Keep it short and sweet. Tribe’s recommendation is to keep employee surveys to less than 25 questions, and the survey should take no longer than 10 minutes to complete. Throwing a lengthy survey out to employees could hurt your completion percentage. If strategically written, survey length can usually be significantly slimmed down without compromising the analysis and results.

Be clear on the survey’s anonymity. Employees are much more likely to respond candidly and honestly if they know you won’t be able to trace their answers back to them. Using too many demographic questions can sometimes make employees feel like as if you are trying to track respondents. Working with a third-party vendor like Tribe can also contribute to employees feeling more secure in their responses.

Deliver on your promise. One of the worst things you can do after delivering a survey is not following up. Communicating that your survey will affect change will empower your employees and managers to speak openly about their challenges and suggestions. Think of the reasons you are administering the survey and be prepared to take action on what you uncover. If nothing else, you can share the survey results with your employees.

When Developing Mobile Intranets, Think About What Makes a Good App

We used to say that companies hoping to attract and retain the top Gen X talent absolutely had to have an intranet. That generation has grown up with the world wide web at their fingertips, and they expect to be able to find whatever information they’re looking for online.

Now we talk a great deal about how important it is for Millennial employees to be able to access the intranet from their phones. At Tribe, we’ve gotten in the habit of developing the graphic design of intranets in the mobile format before the online version because we find it easier to adapt mobile to monitor than vice versa.

Actually, we should probably be thinking of the mobile version as its own animal entirely. People use smartphones for many of the same things they use their computers for, but they don’t use them in the same way. Designing a better mobile intranet might mean thinking of it as an app.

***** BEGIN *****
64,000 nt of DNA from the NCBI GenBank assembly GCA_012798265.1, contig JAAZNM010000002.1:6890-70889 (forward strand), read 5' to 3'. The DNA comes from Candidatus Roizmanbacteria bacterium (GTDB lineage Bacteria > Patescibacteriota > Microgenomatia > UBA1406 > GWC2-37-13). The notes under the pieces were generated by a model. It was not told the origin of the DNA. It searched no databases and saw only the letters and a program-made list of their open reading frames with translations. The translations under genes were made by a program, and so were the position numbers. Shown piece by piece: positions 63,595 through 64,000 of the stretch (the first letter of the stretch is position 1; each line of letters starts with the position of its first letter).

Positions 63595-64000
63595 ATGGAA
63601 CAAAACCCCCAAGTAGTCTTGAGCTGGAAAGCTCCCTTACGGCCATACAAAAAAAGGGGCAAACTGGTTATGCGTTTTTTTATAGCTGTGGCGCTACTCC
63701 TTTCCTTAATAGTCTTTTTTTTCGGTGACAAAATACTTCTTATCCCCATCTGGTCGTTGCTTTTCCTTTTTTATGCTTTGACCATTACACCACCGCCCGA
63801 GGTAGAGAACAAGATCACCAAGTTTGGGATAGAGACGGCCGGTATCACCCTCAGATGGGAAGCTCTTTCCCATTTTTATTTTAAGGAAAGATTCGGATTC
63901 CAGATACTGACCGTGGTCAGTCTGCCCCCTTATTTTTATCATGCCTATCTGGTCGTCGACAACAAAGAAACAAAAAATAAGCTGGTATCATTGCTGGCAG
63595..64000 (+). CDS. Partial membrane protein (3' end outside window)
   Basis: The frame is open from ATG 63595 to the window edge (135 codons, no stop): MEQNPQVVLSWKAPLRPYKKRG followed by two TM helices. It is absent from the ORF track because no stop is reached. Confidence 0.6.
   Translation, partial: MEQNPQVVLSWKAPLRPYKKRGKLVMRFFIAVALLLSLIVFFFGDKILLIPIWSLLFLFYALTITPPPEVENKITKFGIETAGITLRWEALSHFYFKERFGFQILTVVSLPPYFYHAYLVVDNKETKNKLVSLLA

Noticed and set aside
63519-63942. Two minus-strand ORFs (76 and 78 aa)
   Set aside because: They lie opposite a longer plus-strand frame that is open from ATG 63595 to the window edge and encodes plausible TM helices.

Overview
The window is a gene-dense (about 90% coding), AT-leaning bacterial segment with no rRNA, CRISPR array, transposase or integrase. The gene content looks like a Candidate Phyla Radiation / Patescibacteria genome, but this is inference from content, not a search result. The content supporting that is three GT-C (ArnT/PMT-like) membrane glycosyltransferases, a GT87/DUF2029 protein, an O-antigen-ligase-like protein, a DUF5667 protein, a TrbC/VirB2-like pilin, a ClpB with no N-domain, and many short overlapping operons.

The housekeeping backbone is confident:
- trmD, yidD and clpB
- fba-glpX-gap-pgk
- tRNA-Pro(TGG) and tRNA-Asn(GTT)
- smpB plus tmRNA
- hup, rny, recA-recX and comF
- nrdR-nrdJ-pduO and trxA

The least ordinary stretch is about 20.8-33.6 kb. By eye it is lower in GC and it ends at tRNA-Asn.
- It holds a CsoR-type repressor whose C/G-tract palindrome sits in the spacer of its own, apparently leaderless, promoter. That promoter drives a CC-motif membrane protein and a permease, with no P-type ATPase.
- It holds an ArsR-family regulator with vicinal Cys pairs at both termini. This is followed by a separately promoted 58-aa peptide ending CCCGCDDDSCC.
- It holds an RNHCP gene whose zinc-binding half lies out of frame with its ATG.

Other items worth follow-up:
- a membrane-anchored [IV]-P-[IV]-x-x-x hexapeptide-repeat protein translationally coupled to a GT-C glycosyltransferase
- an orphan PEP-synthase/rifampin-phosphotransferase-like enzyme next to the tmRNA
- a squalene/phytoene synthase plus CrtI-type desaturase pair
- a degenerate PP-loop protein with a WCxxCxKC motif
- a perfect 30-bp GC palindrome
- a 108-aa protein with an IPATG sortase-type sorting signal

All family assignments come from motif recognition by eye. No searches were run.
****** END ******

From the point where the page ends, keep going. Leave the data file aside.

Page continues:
One of the most important hurdles to cross in creating a well-trafficked intranet is to make it easy to get to.  For mobile intranets, we can take a cue from the app designers. “Successful apps offer ease, convenience and functionality so users can simply open them up instead of resorting to using a browser, such as Safari,” says Emilie Futterman in a recent post on designing apps that appeal to Millennials.

Those of us planning mobile intranets might also take note of another point Futterman makes about successful apps. “Pocket, Uber, and ScoreCenter are successful because they’re not asking users to create new behaviors: calling for a car, checking sports scores, and catching up on news on your commute aren’t new habits,” she writes. “Instead, they’re disrupting existing routines by providing the same services conveniently at millennials’ fingertips.”

As our working population continues to include more and more Millennials, we’ve also become a more mobile workforce. Now that even your mother has an iPhone, we might expect that what works for the young ones would likely work for the rest of us as well.